Entries by Mark Maloney

Market Commentary November 2023

In November 2022, the launch of the popular artificial intelligence (“AI”) app, ChatGPT, made generative AI applications available to a large public audience. There are multiple applications of AI in the real world, with varying degrees of capability. Machines may never get to human-like self-awareness, but generative AIs are getting better and better at cognition, which is the ability to incorporate past actions and learning experiences into future practices. AIs are now generating text, poems, research papers, drawings, and videos. In order to do all this, these models require to be fed vast amounts of data, which entails using a significant amount of computing power and thus energy. Digiconomist estimates that by 2027, worldwide AI-related electricity consumption could increase by 85 to 134 TWh annually. This would be comparable to the annual electricity needs of countries like the Netherlands, Argentina and Sweden. The potential growth highlights that we need to be very mindful about what we use AI for. It’s energy intensive, so we don’t want to put it in all kinds of things where we don’t actually need it.

Market Commentary October 2023

Government efforts to encourage and develop renewable energy resources have intensified in recent years. But multiple factors have simultaneously driven up demand and prices for traditional petroleumbased energy resources. These include OPEC production cuts, geopolitical turbulence in Eastern Europe and the sharp rise in interest rates which has driven up the cost of financing new renewables projects. To the surprise of economists who expected a recession based on rising interest rates, most major economies have avoided steep economic downturns. Indeed, many economies are growing faster than expected, resulting in rising demand for energy from consumers and businesses. Global efforts to get work-from home employees back to the office are contributing further to rising oil demand. This all adds up to surging petroleum demand in what was supposed to be by now a renewables world.

Market Commentary September 2023

August has seen the unwinding of the seven-month rally in technology and digital stocks that, to varying degrees, lifted equities across most sectors this year. Stocks often struggle in the summer; but usually that means they are lethargic, not heading notably lower. What caused stocks to give up big parts of their year-to-date gains? AI mania drove much of the stock rally in the first half of the year. And in any stock-market mania, unbridled enthusiasm gives way to second-guessing at some point. Consumers and businesses show few signs of spending fatigue, contributing to inflation’s persistence. We think the difficulty in getting inflation down to the 2% target level, along with some buyers’ remorse on AI mania, has prompted investors to take profits.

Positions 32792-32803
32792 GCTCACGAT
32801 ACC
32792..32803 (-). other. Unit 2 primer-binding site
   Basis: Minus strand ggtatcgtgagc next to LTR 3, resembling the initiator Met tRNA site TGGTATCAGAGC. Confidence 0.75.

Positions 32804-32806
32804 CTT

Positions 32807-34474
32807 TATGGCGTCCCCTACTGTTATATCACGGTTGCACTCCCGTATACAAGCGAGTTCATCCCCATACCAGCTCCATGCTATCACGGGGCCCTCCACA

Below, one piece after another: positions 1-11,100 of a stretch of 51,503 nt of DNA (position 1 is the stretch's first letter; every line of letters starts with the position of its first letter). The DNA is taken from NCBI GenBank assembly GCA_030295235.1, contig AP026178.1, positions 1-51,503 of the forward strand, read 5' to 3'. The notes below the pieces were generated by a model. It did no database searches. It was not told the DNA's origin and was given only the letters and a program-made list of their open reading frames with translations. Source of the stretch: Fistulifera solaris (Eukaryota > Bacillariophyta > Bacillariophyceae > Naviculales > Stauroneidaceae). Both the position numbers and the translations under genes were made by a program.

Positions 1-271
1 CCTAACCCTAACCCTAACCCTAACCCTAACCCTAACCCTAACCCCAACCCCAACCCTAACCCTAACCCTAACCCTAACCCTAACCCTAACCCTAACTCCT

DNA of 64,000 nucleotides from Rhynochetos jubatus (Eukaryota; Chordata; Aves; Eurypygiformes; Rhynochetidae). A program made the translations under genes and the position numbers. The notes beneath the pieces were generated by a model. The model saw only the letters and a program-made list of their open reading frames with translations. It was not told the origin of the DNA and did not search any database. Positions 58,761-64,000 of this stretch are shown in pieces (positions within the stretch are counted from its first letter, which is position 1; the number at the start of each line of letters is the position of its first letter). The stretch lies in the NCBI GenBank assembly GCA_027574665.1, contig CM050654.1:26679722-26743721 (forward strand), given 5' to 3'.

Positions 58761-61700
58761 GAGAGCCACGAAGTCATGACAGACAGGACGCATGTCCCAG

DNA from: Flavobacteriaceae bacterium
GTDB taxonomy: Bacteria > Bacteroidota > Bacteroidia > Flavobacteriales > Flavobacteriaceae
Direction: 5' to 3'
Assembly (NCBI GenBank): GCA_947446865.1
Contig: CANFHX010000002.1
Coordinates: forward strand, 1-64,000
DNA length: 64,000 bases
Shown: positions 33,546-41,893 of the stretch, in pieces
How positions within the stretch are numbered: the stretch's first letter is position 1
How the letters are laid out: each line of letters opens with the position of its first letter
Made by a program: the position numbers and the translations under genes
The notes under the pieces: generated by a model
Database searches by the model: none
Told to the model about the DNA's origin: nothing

Market Commentary August 2023

Data on NYSE margin debt (borrowed funds from brokerage firms) has been an excellent indicator confirming bull and bear markets. It is based on monthly data, so there is a time lag, but it is impossible to catch the top or the bottom in any case. Margin debt bottomed at the end of 2022 and has crossed above its 10-month average for an intermediate-term to long-term buy signal. This reverses the sell signal from late 2021 (when its uptrend broke) and a confirming signal when it broke the 10-month at the end of January 2022. Prior buy signals for the S&P 500 were given in June 2020, July 2016, September 2012, July 2009, April 2003, May 1995, May 1991, December 1982, and June 1975. These were all good signals. Sell signals were produced in October 2018, August 2015, July 2011, Sept. 2007, October 2000, November 1987, November 1981, and April 1973. These were good as well, but the reading was late for the 1987 crash.

Market Commentary July 2023

Just like that, 2023 has reached the half-year mark. As the years pile up, each passing year seems to compress into a tighter timeframe, and 2022 feels like it was six weeks not six months ago; but that is a discussion for another time. The outlook at mid-year 2023 is certainly an improvement over that of mid-year 2022, when inflation was near 40-year highs and rising, the supply-chain crisis was raging, and the central banks were just getting started on their aggressive rate-hiking policies. The war in Ukraine was just a few months old, and China was still in its zero-tolerance phase of COVID-19 lockdowns. As July 2023 gets underway, the major central banks have largely completed their rate-hiking campaigns. The annual rate of change in inflation is about half the peak level reported in June 2022. Supply chains now appear to be normalizing. China has reopened; and Russia is surrendering ground in Ukraine.